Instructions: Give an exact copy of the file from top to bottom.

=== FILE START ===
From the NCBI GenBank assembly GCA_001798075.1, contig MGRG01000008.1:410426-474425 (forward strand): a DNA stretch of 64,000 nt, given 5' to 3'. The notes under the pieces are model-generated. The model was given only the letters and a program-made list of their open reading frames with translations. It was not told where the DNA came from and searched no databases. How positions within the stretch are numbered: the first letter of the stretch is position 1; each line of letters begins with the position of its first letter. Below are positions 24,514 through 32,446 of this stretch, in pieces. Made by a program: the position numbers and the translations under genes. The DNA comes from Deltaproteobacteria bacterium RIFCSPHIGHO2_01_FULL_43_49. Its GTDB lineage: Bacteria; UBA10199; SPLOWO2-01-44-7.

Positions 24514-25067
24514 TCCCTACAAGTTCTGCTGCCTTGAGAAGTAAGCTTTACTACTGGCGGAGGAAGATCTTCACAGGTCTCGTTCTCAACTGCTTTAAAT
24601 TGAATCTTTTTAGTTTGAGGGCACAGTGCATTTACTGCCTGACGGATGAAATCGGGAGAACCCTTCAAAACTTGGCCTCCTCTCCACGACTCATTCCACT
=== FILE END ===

From the NCBI GenBank assembly GCA_001798075.1, contig MGRG01000008.1:410426-474425 (forward strand): a DNA stretch of 64,000 nt, given 5' to 3'. The notes under the pieces are model-generated. The model was given only the letters and a program-made list of their open reading frames with translations. It was not told where the DNA came from and searched no databases. How positions within the stretch are numbered: the first letter of the stretch is position 1; each line of letters begins with the position of its first letter. Below are positions 24,514 through 32,446 of this stretch, in pieces. Made by a program: the position numbers and the translations under genes. The DNA comes from Deltaproteobacteria bacterium RIFCSPHIGHO2_01_FULL_43_49. Its GTDB lineage: Bacteria; UBA10199; SPLOWO2-01-44-7.

Positions 24514-25067
24514 TCCCTACAAGTTCTGCTGCCTTGAGAAGTAAGCTTTACTACTGGCGGAGGAAGATCTTCACAGGTCTCGTTCTCAACTGCTTTAAAT
24601 TGAATCTTTTTAGTTTGAGGGCACAGTGCATTTACTGCCTGACGGATGAAATCGGGAGAACCCTTCAAAACTTGGCCTCCTCTCCACGACTCATTCCACT